In 1888 Louisa Lawson, who had previously edited the Republican with son Henry, launched The Dawn; a journal for women. The publication's purpose was to be a "phonograph to wind out audibly the whispers, pleadings and demands of the sisterhood". It advised on women's issues, including divorce, the age of consent, and women's right to vote. As well as operating as an important vehicle for the communication of feminist politics the paper also contained short stories, fashion notes, sewing patterns and reports on women's activities around the country and overseas. By October 1889, the Dawn office employed ten women as typesetters, printers, binders, and unskilled workers. They were harassed by male workers, and by their male union, The New South Wales Typographical Association. In 1905, after seventeen years, the publication ceased production.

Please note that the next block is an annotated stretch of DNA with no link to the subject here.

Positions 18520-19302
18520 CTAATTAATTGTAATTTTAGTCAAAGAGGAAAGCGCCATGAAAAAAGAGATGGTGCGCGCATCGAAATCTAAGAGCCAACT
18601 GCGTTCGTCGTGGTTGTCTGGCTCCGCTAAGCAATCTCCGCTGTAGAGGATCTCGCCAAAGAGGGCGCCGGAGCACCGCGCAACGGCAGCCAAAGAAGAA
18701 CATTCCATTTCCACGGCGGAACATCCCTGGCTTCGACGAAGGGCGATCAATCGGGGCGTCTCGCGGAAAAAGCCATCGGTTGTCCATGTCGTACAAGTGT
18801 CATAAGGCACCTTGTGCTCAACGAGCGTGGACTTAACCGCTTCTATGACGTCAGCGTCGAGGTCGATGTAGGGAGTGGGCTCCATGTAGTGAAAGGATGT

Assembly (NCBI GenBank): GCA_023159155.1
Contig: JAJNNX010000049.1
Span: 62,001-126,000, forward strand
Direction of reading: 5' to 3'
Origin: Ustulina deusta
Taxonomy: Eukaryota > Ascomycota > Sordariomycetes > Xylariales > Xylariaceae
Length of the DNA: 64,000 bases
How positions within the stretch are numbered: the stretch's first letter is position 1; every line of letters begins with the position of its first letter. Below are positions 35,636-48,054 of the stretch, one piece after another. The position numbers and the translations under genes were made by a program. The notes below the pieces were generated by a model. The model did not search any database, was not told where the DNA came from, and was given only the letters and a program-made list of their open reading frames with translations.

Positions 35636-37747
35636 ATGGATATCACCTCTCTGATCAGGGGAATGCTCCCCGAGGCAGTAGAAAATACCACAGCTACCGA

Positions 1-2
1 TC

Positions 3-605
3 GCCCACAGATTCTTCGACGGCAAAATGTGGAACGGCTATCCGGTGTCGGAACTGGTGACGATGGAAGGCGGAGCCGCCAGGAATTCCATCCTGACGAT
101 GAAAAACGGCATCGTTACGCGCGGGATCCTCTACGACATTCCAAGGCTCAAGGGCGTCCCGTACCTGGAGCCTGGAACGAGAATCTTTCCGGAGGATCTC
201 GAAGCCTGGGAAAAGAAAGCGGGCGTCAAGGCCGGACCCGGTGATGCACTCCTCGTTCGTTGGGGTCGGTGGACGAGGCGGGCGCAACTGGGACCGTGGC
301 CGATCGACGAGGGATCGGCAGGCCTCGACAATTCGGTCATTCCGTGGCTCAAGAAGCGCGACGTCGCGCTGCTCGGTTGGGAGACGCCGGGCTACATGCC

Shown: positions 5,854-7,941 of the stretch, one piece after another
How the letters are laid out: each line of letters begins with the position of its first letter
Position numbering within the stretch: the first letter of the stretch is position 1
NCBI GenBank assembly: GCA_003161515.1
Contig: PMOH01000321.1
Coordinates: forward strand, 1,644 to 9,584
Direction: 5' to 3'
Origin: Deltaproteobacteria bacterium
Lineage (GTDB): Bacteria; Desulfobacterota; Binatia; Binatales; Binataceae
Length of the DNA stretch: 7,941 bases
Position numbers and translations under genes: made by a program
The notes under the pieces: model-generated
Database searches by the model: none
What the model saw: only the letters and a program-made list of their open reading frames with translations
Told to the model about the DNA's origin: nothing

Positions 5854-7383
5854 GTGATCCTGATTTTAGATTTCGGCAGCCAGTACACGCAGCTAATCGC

Sources used to compile this entry: http://www.women.vic.gov.au/owa/owaimages.nsf/Images/CoFHR/$File/CoFHR.pdf accessed 2003-12-12, http://www.anu.edu.au/polsci/marx/interventions/suffrage.htm accessed 2003-12-12, http://www.liveandlearn.com.au/Dawn/history.html accessed 2003-12-12 and Roxon, Nicola, 'A woman's political work is never done', The Sunday Age, Sunday Forum, 14 December, p. 15.